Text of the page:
'Make America Cool Again': Thousands March for Science Downtown - NBC 7 San Diego

'Make America Cool Again': Thousands March for Science Downtown

Hundreds of marches took place across the globe Earth Day

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    NEWSLETTERS

    'Make America Cool Again': Thousands March for Science Downtown
    NBC 7
    A marcher holds up at sign at San Diego's March for Science Saturday.

    San Diego joined rallies across the country and even outside of the U.S. in supporting science Saturday. An estimated 15,000 people braved the hot weather and crowded streets of downtown to support environmentalism, medicine and other scientific research as well as concerns over the Trump administration’s stance on science.

    “I think you’re probably going to see more stuff like this,” Scripps Research Institute graduate student Colby Sandate tells NBC 7 while holding a sign that says ‘Like facts and black lives science matters.’ “Just kind of like more demonstrations and more scientists speaking their mind about their disapproval of where the current administration is going.”

    Stephanie Gaines, who also participated in the Women’s March in January, says “it’s important to have our voices heard. This is how we let of representatives know what’s important to us as constituents. So we came out today to support science.”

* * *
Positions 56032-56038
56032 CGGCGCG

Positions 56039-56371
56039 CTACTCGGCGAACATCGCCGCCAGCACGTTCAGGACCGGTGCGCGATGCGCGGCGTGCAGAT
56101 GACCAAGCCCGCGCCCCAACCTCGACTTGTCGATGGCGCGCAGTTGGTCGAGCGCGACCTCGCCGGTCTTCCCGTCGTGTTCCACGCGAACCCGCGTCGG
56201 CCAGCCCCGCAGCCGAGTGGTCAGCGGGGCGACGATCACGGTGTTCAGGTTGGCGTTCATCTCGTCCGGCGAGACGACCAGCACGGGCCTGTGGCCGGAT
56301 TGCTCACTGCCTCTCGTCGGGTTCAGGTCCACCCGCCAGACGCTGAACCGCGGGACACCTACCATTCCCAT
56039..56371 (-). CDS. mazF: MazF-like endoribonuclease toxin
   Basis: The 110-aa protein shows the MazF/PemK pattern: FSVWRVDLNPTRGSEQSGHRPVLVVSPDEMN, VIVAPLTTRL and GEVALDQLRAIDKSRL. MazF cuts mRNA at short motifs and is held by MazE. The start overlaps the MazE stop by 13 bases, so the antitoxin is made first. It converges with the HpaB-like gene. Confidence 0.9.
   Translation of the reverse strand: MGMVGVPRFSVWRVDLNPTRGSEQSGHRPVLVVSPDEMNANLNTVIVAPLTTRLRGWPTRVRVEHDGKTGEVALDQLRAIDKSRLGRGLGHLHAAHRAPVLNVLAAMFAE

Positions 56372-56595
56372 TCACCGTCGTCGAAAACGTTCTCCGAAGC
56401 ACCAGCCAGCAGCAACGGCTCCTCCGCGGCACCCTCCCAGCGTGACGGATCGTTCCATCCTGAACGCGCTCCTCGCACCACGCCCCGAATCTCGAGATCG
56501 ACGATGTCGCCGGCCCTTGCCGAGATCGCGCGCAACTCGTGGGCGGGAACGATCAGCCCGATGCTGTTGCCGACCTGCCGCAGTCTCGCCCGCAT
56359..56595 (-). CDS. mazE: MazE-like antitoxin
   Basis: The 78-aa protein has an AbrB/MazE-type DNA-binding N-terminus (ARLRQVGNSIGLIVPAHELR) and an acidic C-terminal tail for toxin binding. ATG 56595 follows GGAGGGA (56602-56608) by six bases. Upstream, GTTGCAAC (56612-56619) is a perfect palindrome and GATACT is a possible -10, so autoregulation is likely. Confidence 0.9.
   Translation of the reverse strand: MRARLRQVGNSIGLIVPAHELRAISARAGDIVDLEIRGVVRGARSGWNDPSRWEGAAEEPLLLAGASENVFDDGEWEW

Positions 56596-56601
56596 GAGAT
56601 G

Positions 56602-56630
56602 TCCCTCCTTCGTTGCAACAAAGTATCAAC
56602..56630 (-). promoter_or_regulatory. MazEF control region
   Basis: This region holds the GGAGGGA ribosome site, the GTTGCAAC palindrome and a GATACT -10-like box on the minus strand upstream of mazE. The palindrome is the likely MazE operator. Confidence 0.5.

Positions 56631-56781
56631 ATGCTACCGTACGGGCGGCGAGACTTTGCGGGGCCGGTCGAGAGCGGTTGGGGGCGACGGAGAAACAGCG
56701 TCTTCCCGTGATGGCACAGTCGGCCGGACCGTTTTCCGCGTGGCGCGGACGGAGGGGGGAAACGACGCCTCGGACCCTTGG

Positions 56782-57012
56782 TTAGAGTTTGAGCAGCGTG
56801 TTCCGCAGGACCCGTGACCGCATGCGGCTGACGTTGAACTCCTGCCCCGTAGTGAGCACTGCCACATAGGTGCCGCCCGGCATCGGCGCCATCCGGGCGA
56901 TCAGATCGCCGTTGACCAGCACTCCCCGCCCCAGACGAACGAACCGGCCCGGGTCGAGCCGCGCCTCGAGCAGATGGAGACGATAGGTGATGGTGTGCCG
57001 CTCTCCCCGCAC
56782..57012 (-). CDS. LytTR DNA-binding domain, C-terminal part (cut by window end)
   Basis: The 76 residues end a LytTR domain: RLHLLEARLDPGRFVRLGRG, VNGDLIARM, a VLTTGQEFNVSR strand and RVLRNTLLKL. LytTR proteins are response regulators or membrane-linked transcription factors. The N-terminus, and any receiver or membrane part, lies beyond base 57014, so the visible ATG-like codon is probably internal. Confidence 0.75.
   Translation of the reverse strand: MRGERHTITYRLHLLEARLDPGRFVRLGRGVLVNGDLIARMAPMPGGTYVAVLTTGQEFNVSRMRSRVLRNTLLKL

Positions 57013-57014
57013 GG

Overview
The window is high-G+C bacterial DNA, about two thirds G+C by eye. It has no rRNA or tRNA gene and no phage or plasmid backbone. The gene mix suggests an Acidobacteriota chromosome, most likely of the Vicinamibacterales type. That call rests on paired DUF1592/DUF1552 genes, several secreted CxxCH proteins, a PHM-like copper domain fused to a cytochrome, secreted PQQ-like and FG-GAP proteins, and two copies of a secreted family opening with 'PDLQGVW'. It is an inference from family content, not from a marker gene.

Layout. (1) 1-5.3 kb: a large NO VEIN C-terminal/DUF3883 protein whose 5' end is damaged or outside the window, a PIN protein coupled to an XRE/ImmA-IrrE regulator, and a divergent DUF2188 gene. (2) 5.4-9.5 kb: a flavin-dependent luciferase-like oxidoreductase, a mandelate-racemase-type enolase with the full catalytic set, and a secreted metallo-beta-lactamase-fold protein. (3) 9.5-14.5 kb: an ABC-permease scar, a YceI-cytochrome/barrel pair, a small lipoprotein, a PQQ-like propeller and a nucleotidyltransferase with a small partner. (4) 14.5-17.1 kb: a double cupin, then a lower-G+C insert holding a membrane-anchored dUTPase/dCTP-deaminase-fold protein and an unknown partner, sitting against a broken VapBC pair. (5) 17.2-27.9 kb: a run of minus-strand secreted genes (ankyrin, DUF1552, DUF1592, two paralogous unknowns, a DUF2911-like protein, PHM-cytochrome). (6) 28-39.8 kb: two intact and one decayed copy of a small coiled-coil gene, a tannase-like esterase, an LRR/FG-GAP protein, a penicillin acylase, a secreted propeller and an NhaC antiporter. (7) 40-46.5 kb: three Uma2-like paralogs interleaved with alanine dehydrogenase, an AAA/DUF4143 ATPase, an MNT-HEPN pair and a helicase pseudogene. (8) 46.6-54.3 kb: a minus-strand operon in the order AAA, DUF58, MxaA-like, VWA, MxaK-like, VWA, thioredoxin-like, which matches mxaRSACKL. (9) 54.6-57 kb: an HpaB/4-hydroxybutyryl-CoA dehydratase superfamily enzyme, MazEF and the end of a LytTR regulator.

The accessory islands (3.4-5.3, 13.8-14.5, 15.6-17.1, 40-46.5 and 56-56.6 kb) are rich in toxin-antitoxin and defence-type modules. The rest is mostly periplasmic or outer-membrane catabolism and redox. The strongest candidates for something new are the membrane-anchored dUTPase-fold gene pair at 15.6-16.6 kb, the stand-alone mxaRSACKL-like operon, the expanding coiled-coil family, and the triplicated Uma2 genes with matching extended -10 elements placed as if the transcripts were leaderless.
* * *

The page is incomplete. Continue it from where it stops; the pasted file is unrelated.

Her sign read ‘Make earth great again,’ a parody of Trump’s famous campaign slogan. “We think American is already great, she says “We could do more to help the earth though.”

    She says locally we should make good choices regarding the environmental and let California lawmakers know that supporting science and research is important to the community.

    “But what the administration can do is not diminish the funding for important departments like the [Environmental Protection Agency (EPA)], [National Institute of Health] funding , any sort of science –based funding,” Gaines says. “We got where we are today because of science, so it’s important that we keep those funds going and we keep that research going as well.”

    President Trump nominated Scott Pruitt as head of the EPA in December. Pruitt has been a vocal critic of the agency, as has sued them multiple times. In March, he said he does not believe carbon dioxide is a primary factor in global warming, a view which is at odds with almost all climate scientists.

    Trump has also voiced doubts over the legitimacy of climate change, suggests via Tweet that “the concept of global warming was created by and for the Chinese.” He has also embraced the discredited theory that vaccines cause autism. Medical experts overwhelmingly reject the idea, saying not immunizing children endangers public safety.

    Trump’s first budget request to Congress asked to cut the NIH by 20 percent, the Department of Energy’s Department of Science by 20 percent, as well as cuts to National Oceanic and Atmospheric Administration, the EPA, NASA and the National parks Service.

    “I would expect to hear from more of us,” Sandate adds.

    A San Diego marcher expresses her concerns over climate change and her sense of humor with this sign.
    Photo credit: NBC 7